Abstinence helps girls finish high school, but not boys

A couple of years ago a published paper reported that girls who lost their virginity early were less likely to finish high school. The authors claimed that the only plausible explanation was that early debut into sexuality was psychologically harmful for girls and that this harm prevented these girls from graduating. This had to make the folks who wrote the US Federal guidelines for abstinence only education happy given that the requirement that students in an abstinence-only program be taught that “sexual activity outside of the context of marriage is likely to have harmful psychological and physical effects” was woefully lacking in any scientific support. A new paper (by the same authors) that tackles this issue again, looking this time for evidence of psychological harm for boys, is likely to take that smile off the faces of abstinence-only proponents though.* And what I have to say about both studies might convince you that if teen sexuality is, in fact, psychologically harmful, we have still yet to find any evidence.


Using a large nationally representative sample of US students taken in three stages in 1995, 1996 and 2001, the authors find that girls who delayed the age at which they had intercourse for the first time by one year increased their probability of graduating from high school by 4.4 percent. This effect of early loss of virginity is exclusively among girls who are non-Hispanic white. The authors find no statistically significant effect for girls who are Hispanic and no effect (significant or otherwise) for girls who are Black. So if early entrance to sexuality is psychologically harmful, then that effect is for White girls only.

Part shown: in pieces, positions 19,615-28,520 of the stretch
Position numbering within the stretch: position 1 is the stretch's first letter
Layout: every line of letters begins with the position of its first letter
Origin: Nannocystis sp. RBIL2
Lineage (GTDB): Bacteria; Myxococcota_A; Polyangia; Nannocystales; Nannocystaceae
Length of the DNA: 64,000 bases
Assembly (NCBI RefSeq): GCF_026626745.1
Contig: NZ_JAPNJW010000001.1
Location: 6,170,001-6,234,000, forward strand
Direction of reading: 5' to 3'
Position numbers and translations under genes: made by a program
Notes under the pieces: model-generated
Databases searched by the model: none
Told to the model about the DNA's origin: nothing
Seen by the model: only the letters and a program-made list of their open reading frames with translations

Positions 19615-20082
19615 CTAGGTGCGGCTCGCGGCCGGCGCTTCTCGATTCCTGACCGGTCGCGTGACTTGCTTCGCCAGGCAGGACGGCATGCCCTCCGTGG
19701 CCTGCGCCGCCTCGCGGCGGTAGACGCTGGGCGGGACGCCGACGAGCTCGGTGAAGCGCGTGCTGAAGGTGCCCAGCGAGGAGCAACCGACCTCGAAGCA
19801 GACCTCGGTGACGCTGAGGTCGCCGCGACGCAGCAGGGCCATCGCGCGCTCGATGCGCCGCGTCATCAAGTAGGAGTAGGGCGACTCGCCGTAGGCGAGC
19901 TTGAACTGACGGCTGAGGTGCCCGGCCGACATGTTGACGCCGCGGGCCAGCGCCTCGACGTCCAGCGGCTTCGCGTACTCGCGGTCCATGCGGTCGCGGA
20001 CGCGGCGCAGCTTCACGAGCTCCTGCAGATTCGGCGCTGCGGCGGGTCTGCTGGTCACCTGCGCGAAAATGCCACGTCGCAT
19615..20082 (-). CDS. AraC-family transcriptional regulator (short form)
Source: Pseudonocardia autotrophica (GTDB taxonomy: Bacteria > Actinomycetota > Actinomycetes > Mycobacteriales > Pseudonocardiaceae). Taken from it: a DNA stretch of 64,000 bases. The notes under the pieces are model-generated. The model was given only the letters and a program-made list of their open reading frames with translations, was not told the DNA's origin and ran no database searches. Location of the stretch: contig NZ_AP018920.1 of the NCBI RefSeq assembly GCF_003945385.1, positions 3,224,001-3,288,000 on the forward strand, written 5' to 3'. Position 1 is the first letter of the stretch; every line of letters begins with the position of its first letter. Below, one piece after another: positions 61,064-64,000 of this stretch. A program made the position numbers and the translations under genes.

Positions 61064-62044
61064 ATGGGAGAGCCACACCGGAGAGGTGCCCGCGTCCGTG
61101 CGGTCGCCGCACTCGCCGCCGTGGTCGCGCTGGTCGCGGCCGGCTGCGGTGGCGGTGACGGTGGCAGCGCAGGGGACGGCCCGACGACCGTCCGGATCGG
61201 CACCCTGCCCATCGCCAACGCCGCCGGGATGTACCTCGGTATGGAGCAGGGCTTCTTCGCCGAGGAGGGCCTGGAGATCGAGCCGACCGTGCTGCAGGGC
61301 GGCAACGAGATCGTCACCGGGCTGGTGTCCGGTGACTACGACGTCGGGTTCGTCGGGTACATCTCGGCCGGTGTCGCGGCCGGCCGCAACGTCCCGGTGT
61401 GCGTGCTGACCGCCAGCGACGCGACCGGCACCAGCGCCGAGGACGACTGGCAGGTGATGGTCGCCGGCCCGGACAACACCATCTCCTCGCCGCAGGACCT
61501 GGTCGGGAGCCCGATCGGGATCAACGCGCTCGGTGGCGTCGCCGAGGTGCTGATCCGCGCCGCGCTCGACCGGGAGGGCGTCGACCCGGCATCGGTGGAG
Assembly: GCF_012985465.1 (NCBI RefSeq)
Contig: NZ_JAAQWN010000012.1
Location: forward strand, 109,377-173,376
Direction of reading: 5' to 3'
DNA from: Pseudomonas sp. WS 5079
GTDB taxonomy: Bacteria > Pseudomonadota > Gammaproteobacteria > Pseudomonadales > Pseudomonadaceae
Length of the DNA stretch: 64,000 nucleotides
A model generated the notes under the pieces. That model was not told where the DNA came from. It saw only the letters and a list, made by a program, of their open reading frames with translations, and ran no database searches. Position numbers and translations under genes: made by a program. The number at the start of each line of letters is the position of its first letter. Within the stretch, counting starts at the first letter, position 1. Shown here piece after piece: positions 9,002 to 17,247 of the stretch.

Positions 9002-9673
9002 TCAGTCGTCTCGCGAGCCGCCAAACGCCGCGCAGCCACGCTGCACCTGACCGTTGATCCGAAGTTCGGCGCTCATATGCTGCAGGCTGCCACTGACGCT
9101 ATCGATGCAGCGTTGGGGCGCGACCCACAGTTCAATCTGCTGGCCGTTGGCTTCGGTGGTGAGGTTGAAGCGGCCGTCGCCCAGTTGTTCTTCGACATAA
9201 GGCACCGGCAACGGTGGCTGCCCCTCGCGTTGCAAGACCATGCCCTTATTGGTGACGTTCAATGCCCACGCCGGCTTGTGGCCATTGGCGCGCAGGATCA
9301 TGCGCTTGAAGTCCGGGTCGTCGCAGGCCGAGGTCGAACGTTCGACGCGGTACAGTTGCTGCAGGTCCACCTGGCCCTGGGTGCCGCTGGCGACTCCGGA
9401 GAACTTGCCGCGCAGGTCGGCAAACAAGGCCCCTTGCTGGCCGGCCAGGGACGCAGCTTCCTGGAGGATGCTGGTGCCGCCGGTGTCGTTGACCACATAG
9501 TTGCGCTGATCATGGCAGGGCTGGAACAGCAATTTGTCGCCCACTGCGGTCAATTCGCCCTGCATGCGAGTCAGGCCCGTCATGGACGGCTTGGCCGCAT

Using the same method they find early debut into sexuality for boys has a very small effect (1 percent) but that effect is not statistically significant, i.e., boys suffer no ill effects that would prevent them from completing high school.

So we can rule out a high school completion effect for boys and all Hispanic and Black girls.  But the effect for non-Hispanic white girls appears large. Shouldn’t that be evidence enough for psychological damage?

I would say no. 

The problem is that while the authors control for a variety of factors that might influence both sexuality and high school completion they have left out one thing – teen pregnancy. Given that a girl is only likely to get pregnant in a given year if she is sexually active then it must be true that becoming sexually active one year earlier increases the chance that she will become pregnant during her adolescence. In 1995, the first wave of this survey used in this study, 5.6 percent of girls between the ages of 15 and 19 gave birth. We don’t need speculation that early entrance to sexuality is psychologically harmful for girls. We know that becoming a parent during adolescence makes it much more difficult to complete high school and it shouldn’t surprise anyone that this effect is bigger for girls than for boys. 

Without controlling for childbearing, we can’t say for certain whether or not there is any high school completion effect for early entrance to sexuality among girls who can effectively control their own fertility and the speculation that girls are more psychologically fragile than boys when it comes to sexuality is just that – speculation.

The authors of the paper conclude with the recommendation that abstinence-only programs abandon the claim that pre-marital sexual activity has psychological effects for a more “nuanced message”. I am really curious as to what that would look like in the class room. I can imagine a group of bored kids being given a stern warning that sex is psychologically harmful followed by the teacher pointing out it isn’t really damaging for the boys but asking them if they are going to have sex to please do it with the Black and Hispanic girls only. After all, abstinence-only education is all about being honest with the kids.

By the way, here is what I tell my own children: One day you will be in a relationship with someone you really care about and that person will ask you about the first time you had sex. You want to make sure now that you in the future have a really good story to tell. It may not seem like it matters now, and that everyone else is off having random sex (they are not, as it happens), but when you have to tell this story to that important person it will really matter then. So make sure it matters now. 

*Sabia, Joseph and Daniel Rees (2011). “Boys will be Boys: Are the gender differences in the effect of sexual abstinence on schooling?” Health Economics Vol. 20: pp 287-305.


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